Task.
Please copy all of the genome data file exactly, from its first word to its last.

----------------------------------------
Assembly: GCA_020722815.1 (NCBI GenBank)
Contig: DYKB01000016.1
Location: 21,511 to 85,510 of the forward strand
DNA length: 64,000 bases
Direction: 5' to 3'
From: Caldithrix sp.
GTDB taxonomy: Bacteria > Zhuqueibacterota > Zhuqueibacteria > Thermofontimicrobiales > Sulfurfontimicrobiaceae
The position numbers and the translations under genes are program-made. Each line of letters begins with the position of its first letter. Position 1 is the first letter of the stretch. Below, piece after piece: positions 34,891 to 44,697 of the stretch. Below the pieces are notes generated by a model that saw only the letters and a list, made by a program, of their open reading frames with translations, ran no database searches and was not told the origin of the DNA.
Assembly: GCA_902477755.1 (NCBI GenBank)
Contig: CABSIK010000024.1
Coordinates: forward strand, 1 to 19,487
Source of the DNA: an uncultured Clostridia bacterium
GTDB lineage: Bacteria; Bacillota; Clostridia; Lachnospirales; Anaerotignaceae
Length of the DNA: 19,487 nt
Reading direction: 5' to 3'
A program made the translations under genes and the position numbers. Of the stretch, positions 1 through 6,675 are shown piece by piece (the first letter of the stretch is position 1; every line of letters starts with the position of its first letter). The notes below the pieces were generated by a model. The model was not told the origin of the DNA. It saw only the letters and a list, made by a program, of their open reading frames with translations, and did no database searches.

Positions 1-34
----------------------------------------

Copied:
Assembly: GCA_020722815.1 (NCBI GenBank)
Contig: DYKB01000016.1
Location: 21,511 to 85,510 of the forward strand
DNA length: 64,000 bases
Direction: 5' to 3'
From: Caldithrix sp.
GTDB taxonomy: Bacteria > Zhuqueibacterota > Zhuqueibacteria > Thermofontimicrobiales > Sulfurfontimicrobiaceae
The position numbers and the translations under genes are program-made. Each line of letters begins with the position of its first letter. Position 1 is the first letter of the stretch. Below, piece after piece: positions 34,891 to 44,697 of the stretch. Below the pieces are notes generated by a model that saw only the letters and a list, made by a program, of their open reading frames with translations, ran no database searches and was not told the origin of the DNA.
Assembly: GCA_902477755.1 (NCBI GenBank)
Contig: CABSIK010000024.1
Coordinates: forward strand, 1 to 19,487
Source of the DNA: an uncultured Clostridia bacterium
GTDB lineage: Bacteria; Bacillota; Clostridia; Lachnospirales; Anaerotignaceae
Length of the DNA: 19,487 nt
Reading direction: 5' to 3'
A program made the translations under genes and the position numbers. Of the stretch, positions 1 through 6,675 are shown piece by piece (the first letter of the stretch is position 1; every line of letters starts with the position of its first letter). The notes below the pieces were generated by a model. The model was not told the origin of the DNA. It saw only the letters and a list, made by a program, of their open reading frames with translations, and did no database searches.

Positions 1-34